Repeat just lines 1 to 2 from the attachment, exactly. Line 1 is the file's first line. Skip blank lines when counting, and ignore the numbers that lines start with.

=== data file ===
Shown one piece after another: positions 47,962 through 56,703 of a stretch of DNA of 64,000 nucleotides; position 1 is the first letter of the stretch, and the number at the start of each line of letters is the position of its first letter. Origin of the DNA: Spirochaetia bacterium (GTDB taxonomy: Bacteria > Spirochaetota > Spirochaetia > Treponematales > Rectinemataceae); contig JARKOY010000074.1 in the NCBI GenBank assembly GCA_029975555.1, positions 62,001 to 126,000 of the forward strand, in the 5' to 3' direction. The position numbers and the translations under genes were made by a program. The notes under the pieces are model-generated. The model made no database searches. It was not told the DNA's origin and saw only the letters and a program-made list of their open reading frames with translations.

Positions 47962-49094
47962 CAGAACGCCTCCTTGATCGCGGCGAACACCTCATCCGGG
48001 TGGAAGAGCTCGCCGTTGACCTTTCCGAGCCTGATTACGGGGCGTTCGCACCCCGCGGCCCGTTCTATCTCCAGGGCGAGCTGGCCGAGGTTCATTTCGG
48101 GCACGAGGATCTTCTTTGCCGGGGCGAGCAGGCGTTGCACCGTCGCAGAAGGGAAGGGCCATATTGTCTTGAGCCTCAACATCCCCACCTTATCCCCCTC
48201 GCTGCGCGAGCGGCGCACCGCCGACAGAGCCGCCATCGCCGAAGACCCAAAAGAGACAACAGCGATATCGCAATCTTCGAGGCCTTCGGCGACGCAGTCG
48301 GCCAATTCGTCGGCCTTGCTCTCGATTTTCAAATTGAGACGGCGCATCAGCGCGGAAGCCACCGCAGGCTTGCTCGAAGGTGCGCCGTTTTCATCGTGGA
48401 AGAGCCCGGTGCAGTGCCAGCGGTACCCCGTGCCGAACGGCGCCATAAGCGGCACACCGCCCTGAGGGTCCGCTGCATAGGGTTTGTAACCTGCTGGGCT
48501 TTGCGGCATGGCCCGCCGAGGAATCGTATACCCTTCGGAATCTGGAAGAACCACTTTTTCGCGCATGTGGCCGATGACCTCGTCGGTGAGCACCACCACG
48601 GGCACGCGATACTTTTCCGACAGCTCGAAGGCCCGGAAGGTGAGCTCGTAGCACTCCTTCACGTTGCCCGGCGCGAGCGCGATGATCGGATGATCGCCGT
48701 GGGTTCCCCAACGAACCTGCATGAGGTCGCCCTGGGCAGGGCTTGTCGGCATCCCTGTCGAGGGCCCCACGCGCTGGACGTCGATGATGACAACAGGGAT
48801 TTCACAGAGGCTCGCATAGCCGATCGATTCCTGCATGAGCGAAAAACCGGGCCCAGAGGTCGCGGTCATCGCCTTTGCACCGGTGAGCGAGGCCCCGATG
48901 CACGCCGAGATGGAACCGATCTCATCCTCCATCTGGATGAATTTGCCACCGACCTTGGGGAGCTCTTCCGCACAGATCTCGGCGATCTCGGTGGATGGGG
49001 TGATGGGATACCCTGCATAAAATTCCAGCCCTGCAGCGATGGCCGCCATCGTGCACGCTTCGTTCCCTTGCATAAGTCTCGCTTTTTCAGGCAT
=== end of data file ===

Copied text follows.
Shown one piece after another: positions 47,962 through 56,703 of a stretch of DNA of 64,000 nucleotides; position 1 is the first letter of the stretch, and the number at the start of each line of letters is the position of its first letter. Origin of the DNA: Spirochaetia bacterium (GTDB taxonomy: Bacteria > Spirochaetota > Spirochaetia > Treponematales > Rectinemataceae); contig JARKOY010000074.1 in the NCBI GenBank assembly GCA_029975555.1, positions 62,001 to 126,000 of the forward strand, in the 5' to 3' direction. The position numbers and the translations under genes were made by a program. The notes under the pieces are model-generated. The model made no database searches. It was not told the DNA's origin and saw only the letters and a program-made list of their open reading frames with translations.

Positions 47962-49094